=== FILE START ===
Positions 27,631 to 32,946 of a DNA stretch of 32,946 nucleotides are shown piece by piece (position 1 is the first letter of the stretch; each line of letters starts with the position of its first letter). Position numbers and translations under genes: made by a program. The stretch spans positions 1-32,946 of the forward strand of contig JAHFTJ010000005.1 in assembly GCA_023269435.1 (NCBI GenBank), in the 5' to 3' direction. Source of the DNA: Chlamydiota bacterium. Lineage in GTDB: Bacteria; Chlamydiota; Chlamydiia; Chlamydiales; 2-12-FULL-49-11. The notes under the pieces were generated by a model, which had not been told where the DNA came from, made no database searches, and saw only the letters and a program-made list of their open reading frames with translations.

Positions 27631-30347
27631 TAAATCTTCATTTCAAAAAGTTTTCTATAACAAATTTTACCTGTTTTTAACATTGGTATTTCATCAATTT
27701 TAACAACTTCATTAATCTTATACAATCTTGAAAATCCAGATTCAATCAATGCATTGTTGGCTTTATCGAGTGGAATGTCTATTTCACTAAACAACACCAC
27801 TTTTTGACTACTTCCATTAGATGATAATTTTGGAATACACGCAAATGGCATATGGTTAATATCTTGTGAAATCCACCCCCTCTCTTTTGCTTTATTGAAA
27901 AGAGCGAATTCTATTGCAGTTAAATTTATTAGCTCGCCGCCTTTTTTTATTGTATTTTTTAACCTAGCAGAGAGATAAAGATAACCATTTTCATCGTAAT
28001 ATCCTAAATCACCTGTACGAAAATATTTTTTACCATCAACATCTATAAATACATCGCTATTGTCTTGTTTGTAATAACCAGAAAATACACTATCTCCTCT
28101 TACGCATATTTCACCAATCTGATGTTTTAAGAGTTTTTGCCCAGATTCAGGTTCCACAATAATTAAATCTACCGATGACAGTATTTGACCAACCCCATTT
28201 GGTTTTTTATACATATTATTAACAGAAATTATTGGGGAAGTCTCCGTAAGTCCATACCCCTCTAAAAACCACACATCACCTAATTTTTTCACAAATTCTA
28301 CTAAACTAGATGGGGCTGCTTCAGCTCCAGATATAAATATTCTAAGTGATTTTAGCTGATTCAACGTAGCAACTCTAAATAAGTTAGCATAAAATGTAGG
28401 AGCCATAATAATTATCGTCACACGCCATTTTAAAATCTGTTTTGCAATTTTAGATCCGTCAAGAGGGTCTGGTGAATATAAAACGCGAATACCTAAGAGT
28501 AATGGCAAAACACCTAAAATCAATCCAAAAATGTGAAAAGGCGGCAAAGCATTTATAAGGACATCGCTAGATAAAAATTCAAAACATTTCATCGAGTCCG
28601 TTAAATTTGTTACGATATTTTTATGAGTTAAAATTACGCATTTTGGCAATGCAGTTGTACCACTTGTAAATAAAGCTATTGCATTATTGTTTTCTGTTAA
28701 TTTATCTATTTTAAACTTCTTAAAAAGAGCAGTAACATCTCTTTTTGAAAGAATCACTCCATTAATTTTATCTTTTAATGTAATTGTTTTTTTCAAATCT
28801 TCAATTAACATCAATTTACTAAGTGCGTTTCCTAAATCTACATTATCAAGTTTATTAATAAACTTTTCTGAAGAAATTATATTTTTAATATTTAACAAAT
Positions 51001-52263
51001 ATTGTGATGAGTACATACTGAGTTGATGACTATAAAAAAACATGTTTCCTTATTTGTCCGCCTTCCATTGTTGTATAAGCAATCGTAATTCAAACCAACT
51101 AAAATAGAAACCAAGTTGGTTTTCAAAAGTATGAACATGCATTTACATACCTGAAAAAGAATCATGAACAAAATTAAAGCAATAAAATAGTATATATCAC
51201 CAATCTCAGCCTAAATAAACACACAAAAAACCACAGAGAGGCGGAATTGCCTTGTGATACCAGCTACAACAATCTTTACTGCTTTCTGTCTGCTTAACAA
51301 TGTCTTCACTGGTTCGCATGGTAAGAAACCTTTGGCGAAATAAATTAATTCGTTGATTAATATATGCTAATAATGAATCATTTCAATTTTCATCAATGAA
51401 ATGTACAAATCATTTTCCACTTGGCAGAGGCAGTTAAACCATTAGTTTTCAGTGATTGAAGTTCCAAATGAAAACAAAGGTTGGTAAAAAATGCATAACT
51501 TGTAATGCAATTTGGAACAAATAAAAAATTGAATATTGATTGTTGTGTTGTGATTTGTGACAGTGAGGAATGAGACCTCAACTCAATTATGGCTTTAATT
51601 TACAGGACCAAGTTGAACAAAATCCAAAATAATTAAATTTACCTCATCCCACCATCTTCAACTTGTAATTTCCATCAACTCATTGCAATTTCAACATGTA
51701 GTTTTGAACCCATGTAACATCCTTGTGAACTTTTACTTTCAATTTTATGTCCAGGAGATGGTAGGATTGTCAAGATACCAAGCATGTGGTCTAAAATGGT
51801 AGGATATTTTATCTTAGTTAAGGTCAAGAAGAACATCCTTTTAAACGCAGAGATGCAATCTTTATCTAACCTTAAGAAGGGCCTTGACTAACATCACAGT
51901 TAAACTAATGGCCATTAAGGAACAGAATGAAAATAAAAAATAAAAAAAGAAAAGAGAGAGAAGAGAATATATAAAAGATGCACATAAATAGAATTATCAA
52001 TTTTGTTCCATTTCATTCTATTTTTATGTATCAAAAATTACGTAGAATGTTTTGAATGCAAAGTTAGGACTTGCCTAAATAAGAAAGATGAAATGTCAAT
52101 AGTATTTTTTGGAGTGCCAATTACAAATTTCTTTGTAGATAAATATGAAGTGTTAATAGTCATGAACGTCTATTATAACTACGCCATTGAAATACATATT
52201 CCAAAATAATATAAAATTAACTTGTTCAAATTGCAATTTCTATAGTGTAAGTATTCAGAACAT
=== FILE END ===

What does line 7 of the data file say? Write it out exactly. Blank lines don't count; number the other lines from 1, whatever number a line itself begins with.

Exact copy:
28001 ATCCTAAATCACCTGTACGAAAATATTTTTTACCATCAACATCTATAAATACATCGCTATTGTCTTGTTTGTAATAACCAGAAAATACACTATCTCCTCT